RGB to CMYK

For the restless among us (including me), let's delve straight into the proper use of our RGB to CMYK chart. Below I offer more detailed information on color space and why it is important to you. We also produced a video for those that don’t like to read all the details. Go here. If you don’t already have your free color chart, go ahead and submit your information here .

  • pick the color swatch you like from the printed chart.
  • Compare the color to the RGB or Pantone to CMYK below. To get the mixing values for CMYK click into the tab to the right [RGB with CMYK values] [Pantone to CMYK values].
  • To find the corresponding Pantone color in Adobe Illustrator: Open your Pantone color panel and enter the corresponding Pantone value into the Find box. for example 101-16 for the top left blue color.
  • In Photoshop (or your favorite drawing program) make sure you are in CMYK mode (Photoshop, Image>Mode>CMYK Color). Mix the color according to the numbers.

Deep black?

Comon whisdom tells us to adjust the color to 100% (black). But, thats not enough. In order to get that deep saturated black you need to mix your color as follow: 60% Cyan, 40% Magenta, 60% Yellow, 100% Black (K).
This fact is really obvious when you compare the results on our color chart

Color space

The Human eye can detect a wide range of colors. However, the range is limited to the edge of infrared and ultra violet on the other end of the spectrum. For instance, we can’t see the light emitted from an infrared remote control. The eye cannot perceive any light waves beyond the spectrum.

A monitor can display around 16 million colors (8bit models). The RGB (red green blue) color space or gamut of such a monitor let you see a wide array of colors. But even here, certain colors we can see in everyday life cannot be reproduced accurately.

The print gamut is even more limited. An image is composed by laying down four colors in succession. In printing jargon, CMYK refers to the color Cyan, Magenta, Yellow and Black. Not to confuse “B” with blue, it was decided to call black with the letter “K”.

What does all that mean to you? Colors you see on the monitor may not print properly. For example, a vividly displayed red may look brown once printed. Therefore it helps to have a color chart with the CMYK mixing formula. Now you can enter the color values into your favorite paint program (such as Photoshop) and be reasonably certain what you will get once printed. Keep in mind that colors will shift no matter what, even slightly. There are many contributing factors such as temperature, humidity and the overall print batch adjustments.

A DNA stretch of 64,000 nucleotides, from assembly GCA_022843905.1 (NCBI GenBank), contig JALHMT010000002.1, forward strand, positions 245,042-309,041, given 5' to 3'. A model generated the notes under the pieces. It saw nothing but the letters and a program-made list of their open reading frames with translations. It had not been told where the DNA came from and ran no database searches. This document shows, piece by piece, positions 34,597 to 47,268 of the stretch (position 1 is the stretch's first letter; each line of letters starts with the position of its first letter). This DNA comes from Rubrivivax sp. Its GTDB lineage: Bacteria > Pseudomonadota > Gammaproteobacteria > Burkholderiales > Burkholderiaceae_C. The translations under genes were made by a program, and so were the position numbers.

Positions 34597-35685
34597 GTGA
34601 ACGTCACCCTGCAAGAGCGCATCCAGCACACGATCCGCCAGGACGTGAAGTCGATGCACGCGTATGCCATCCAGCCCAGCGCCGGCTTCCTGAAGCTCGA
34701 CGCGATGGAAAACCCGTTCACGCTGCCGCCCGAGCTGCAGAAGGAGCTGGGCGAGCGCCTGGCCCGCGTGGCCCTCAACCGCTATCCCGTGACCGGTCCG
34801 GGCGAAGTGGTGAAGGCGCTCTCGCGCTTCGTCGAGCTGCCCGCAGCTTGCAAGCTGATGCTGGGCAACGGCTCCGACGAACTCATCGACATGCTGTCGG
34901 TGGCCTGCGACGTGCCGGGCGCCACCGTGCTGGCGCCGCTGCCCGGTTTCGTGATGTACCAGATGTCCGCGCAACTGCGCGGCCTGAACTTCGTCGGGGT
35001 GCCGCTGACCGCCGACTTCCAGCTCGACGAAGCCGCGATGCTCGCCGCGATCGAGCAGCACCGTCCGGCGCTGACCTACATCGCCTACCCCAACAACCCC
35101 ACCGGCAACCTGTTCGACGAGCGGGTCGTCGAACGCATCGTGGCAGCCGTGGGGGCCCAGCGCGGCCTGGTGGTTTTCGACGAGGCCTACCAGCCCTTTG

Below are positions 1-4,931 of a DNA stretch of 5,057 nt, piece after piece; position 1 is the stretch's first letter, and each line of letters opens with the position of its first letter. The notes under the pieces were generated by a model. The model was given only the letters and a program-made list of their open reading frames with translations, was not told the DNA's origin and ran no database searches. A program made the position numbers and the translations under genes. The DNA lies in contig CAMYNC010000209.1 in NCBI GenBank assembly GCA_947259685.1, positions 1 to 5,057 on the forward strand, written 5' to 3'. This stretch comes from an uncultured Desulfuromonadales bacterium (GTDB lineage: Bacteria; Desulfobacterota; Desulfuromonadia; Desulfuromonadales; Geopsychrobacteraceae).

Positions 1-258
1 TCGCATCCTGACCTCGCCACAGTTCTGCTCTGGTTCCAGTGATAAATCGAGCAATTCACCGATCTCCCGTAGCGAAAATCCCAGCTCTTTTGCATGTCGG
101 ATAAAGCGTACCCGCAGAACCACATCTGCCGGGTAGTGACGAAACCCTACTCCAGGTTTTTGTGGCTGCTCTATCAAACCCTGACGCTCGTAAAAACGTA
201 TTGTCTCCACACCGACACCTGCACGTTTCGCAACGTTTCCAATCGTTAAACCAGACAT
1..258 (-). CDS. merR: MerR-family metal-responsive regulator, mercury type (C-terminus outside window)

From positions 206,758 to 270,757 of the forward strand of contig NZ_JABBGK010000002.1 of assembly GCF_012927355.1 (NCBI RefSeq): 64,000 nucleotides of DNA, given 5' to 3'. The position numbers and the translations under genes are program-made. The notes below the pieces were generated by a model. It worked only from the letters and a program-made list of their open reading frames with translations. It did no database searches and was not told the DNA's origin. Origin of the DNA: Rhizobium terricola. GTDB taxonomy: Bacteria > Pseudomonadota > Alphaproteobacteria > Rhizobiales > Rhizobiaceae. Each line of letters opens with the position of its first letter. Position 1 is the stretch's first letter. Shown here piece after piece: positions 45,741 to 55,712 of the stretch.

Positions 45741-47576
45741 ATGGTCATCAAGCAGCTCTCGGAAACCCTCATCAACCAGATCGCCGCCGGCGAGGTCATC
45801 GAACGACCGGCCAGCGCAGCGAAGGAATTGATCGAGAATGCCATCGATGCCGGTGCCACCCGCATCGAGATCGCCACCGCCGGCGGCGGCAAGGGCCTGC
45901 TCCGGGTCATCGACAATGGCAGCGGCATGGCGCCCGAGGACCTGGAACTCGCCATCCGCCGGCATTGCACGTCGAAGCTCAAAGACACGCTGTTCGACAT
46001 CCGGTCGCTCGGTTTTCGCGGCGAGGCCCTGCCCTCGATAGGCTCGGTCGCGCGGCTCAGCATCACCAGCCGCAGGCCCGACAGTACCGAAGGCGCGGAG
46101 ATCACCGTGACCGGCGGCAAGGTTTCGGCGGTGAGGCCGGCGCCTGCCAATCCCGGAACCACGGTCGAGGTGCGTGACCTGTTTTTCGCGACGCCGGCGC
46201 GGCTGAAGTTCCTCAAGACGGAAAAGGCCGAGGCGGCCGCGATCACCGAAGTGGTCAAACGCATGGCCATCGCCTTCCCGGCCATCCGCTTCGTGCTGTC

Tip: When purchasing a monitor for important color work, we suggest an IPS-based display.

Color gamut for human eye, RGB and CMYK

RGB and CMYK mode

Always make sure your work is in the correct color mode (gamut). What might look great on your display could look unexpectedly.

Colors in RGB

The same colors but in CMYK


Some features in Photoshop are not available in CMYK mode. You can switch back and forth between RGB and CMYK to streamline your workflow. Just make sure to convert to CMYK before submitting to press.

The blues

When using a blue in your design, always make sure to leave at least a 30% difference in your Cyan and Magenta values.

On screen

After printing

Blue is close to purple in the CMYK spectrum. Remember, use a low amount of magenta whenever using high amounts of cyan to avoid purple.

Example: C-100 M-70 Y-0 k-0

The grays

Grayscale images that are converted to CMYK will have a color shift in the final print. That shift may be green or yellow.

On screen

After printing

Always check the CMYK values of your grayscale in the final CMYK document. If there are other values other than K in your grayscale image, there is a chance that the color will vary.

To eliminate all values other than K, use your Channel Mixer (adjustment layer) in Photoshop, then click "Monochrome" and adjust accordingly.